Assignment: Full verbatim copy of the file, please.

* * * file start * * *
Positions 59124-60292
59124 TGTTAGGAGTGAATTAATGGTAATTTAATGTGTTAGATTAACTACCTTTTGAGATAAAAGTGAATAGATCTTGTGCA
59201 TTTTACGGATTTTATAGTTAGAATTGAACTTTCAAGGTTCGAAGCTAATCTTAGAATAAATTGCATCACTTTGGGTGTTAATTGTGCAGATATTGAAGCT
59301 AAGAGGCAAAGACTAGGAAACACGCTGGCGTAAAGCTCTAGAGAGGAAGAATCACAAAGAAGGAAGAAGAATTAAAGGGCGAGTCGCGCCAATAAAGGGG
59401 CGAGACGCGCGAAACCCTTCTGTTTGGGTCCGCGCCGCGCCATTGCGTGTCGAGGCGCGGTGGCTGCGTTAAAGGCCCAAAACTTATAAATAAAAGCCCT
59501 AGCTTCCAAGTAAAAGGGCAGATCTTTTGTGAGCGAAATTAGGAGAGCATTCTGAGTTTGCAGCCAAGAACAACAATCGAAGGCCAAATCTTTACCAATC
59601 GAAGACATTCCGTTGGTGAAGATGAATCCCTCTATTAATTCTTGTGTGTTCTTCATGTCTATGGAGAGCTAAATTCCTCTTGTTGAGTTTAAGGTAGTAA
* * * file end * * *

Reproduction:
Positions 59124-60292
59124 TGTTAGGAGTGAATTAATGGTAATTTAATGTGTTAGATTAACTACCTTTTGAGATAAAAGTGAATAGATCTTGTGCA
59201 TTTTACGGATTTTATAGTTAGAATTGAACTTTCAAGGTTCGAAGCTAATCTTAGAATAAATTGCATCACTTTGGGTGTTAATTGTGCAGATATTGAAGCT
59301 AAGAGGCAAAGACTAGGAAACACGCTGGCGTAAAGCTCTAGAGAGGAAGAATCACAAAGAAGGAAGAAGAATTAAAGGGCGAGTCGCGCCAATAAAGGGG
59401 CGAGACGCGCGAAACCCTTCTGTTTGGGTCCGCGCCGCGCCATTGCGTGTCGAGGCGCGGTGGCTGCGTTAAAGGCCCAAAACTTATAAATAAAAGCCCT
59501 AGCTTCCAAGTAAAAGGGCAGATCTTTTGTGAGCGAAATTAGGAGAGCATTCTGAGTTTGCAGCCAAGAACAACAATCGAAGGCCAAATCTTTACCAATC
59601 GAAGACATTCCGTTGGTGAAGATGAATCCCTCTATTAATTCTTGTGTGTTCTTCATGTCTATGGAGAGCTAAATTCCTCTTGTTGAGTTTAAGGTAGTAA